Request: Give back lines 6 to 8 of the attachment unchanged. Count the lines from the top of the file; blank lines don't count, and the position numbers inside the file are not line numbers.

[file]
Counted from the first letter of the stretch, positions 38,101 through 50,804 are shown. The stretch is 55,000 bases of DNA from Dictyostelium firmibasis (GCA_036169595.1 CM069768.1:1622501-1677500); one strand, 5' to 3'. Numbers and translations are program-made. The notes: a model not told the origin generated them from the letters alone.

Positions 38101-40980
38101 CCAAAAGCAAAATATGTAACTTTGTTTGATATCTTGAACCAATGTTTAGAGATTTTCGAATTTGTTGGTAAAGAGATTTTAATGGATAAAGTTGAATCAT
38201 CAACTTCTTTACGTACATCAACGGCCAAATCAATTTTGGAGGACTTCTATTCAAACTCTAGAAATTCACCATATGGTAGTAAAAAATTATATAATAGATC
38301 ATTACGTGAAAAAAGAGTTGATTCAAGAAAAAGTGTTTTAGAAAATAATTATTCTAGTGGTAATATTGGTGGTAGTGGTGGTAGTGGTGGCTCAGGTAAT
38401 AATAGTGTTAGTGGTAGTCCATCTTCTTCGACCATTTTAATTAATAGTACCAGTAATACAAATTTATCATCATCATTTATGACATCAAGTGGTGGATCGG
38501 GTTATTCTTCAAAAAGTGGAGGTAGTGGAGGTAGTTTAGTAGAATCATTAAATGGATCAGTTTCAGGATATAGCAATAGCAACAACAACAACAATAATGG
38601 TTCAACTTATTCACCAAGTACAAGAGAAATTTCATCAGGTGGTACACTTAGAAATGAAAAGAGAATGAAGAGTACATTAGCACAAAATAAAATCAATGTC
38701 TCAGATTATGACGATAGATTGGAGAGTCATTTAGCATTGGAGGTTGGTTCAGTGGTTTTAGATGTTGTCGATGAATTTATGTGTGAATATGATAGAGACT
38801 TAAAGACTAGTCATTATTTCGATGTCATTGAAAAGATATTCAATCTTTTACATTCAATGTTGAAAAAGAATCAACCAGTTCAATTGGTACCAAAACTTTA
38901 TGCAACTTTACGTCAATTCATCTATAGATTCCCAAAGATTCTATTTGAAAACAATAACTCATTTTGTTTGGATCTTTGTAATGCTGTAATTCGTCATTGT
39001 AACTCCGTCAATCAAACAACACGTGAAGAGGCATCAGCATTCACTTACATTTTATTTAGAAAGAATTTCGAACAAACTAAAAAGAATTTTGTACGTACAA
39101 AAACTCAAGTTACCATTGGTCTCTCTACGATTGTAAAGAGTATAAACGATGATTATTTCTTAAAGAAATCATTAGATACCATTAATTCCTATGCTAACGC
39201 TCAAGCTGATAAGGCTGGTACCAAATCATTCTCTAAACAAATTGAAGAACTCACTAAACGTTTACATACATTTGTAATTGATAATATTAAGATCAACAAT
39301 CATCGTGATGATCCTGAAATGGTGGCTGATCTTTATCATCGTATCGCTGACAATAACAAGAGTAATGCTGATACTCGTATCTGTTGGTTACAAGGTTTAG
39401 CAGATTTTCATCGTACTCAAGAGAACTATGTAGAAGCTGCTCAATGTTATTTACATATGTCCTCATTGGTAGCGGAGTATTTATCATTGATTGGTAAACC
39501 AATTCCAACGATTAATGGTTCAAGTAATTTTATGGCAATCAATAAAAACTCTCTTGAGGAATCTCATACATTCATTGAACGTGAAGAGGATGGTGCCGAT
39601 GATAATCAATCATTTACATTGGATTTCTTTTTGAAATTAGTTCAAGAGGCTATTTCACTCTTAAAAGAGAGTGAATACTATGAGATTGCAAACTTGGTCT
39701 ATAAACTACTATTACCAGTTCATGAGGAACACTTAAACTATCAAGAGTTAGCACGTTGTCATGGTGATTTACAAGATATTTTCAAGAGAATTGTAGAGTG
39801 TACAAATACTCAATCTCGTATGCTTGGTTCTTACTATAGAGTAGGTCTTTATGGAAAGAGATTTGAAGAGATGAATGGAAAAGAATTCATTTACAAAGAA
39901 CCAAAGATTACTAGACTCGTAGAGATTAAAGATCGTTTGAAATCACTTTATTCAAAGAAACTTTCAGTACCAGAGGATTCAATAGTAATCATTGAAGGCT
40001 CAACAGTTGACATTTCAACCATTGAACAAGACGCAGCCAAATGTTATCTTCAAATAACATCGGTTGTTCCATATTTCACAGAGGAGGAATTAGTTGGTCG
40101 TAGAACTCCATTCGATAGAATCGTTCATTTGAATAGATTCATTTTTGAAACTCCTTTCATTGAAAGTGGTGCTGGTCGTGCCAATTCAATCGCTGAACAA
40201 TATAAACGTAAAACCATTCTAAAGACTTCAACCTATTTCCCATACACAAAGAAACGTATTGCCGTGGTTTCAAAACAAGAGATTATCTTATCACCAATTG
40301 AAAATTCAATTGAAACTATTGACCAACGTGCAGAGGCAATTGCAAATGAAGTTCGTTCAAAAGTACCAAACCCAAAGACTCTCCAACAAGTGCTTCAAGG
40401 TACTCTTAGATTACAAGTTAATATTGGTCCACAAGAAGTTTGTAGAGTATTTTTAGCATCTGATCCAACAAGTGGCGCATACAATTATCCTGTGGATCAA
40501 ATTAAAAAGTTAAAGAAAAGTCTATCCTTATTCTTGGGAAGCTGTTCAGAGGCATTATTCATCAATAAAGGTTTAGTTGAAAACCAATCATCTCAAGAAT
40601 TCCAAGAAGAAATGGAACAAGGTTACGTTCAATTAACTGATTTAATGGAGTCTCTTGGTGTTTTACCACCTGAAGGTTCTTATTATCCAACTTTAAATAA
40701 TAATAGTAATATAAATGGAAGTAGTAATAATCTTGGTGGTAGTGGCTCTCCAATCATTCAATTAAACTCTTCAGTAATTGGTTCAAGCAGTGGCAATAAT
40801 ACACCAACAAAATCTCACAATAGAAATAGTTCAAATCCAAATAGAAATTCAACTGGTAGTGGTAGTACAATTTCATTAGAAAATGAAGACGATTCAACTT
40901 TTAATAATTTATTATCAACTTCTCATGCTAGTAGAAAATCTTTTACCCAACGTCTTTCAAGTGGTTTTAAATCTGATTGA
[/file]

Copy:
38401 AATAGTGTTAGTGGTAGTCCATCTTCTTCGACCATTTTAATTAATAGTACCAGTAATACAAATTTATCATCATCATTTATGACATCAAGTGGTGGATCGG
38501 GTTATTCTTCAAAAAGTGGAGGTAGTGGAGGTAGTTTAGTAGAATCATTAAATGGATCAGTTTCAGGATATAGCAATAGCAACAACAACAACAATAATGG
38601 TTCAACTTATTCACCAAGTACAAGAGAAATTTCATCAGGTGGTACACTTAGAAATGAAAAGAGAATGAAGAGTACATTAGCACAAAATAAAATCAATGTC